Packaging policy discussion:

Thadeu Lima de Souza Cascardo cascardo at
Thu May 13 12:37:14 UTC 2021

On Thu, May 13, 2021 at 12:59:39PM +0100, Robie Basak wrote:
> On Thu, May 13, 2021 at 08:53:28AM -0300, Thadeu Lima de Souza Cascardo wrote:
> > Take kdump-tools, for example. After a system crash, it will reboot into a mode
> > that collects a memory dump and reboot. Some times, it is configured to send
> > the dump through the network. If the network does not come up after some
> > timeout, it should just reboot. And systemd machinery is leveraged to
> > accomplish that. As long as that is what is happening and it's documented, I
> > don't see a reason to not use
> What does "if the network does not come up" mean in your case? For
> example, what if multiple networks are defined, or, in the case of a
> laptop, no network is defined? And what if a network comes up, but there
> is nothing on the other end to receive the dump?
> Surely the key thing here is that the dump is transmitted to something
> that can receive it, and if the dump isn't transmitted after a timeout,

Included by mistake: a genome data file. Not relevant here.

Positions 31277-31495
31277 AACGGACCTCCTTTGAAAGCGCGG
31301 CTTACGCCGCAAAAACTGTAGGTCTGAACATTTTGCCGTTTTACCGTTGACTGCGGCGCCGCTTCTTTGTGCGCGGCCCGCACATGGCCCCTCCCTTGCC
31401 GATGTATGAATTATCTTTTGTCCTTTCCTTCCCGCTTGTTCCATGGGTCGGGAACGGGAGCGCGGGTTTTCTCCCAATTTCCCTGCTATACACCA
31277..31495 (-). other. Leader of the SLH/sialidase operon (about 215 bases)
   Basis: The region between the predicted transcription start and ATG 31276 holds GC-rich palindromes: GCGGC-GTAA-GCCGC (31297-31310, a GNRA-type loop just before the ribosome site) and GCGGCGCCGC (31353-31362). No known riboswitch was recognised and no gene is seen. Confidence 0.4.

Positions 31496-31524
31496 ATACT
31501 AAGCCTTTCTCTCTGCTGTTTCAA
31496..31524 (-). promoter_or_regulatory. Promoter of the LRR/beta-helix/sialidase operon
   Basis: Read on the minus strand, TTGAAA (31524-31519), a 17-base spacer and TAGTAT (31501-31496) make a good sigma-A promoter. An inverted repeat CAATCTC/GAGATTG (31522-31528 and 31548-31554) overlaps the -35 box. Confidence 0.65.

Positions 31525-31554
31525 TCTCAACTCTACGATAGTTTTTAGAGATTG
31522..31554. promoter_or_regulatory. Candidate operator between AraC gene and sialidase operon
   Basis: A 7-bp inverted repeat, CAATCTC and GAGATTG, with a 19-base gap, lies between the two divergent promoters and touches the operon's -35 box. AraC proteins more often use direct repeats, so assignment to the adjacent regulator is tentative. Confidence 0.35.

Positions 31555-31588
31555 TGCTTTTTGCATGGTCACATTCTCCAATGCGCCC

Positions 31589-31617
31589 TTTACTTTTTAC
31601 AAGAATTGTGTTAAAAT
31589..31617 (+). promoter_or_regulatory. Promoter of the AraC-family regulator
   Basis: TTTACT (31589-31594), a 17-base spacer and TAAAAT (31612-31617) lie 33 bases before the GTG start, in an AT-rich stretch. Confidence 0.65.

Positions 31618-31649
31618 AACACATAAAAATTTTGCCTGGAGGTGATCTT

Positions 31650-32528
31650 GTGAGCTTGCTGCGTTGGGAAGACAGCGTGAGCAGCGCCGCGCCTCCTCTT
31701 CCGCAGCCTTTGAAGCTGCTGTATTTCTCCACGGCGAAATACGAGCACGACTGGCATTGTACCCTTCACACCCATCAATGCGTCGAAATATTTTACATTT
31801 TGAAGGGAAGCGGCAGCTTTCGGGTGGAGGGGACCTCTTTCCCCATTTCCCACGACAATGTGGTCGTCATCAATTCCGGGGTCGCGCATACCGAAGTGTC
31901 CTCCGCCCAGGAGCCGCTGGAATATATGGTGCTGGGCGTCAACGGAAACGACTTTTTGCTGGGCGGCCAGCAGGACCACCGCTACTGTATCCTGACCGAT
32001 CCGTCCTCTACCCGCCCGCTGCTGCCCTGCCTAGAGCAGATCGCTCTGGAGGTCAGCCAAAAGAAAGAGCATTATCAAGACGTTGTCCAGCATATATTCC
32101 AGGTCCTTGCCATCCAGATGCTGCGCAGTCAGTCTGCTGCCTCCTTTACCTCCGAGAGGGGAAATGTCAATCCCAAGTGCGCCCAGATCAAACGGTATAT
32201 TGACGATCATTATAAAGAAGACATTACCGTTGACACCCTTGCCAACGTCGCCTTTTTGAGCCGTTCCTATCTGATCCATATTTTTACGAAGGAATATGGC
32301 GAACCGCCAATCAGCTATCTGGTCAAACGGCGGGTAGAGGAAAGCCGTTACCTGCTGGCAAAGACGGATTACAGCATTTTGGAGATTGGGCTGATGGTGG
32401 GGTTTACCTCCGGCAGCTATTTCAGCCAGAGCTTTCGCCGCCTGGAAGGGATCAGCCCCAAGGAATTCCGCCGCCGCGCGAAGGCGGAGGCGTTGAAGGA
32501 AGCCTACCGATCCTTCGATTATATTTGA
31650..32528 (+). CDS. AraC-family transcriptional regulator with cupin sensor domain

> it should reboot? That's not necessarily the same as the network being
> "up" (whatever that might mean), or having been
> reached. We wouldn't want to block on the "wrong" network being up,
> either, if the "right" network is already up and ready to receive the
> dump.

Good points. Which leads back to the program at hand, kdump-tools, implementing
network monitoring on its own. Which is not as simple as querying for the right
interface, because we do not care about interfaces.

kdump-tools already does some retries for the case the other end is not
reachable for some reason.

Maybe what needs to be provided here to avoid reimplementations is a better
method to let services be more specific about what networks/addresses they care
about. That is, if we care about not having to reimplement this logic

Or I may be overthinking this, and we should just slightly increase the number
of retry attempts and the total timeout.


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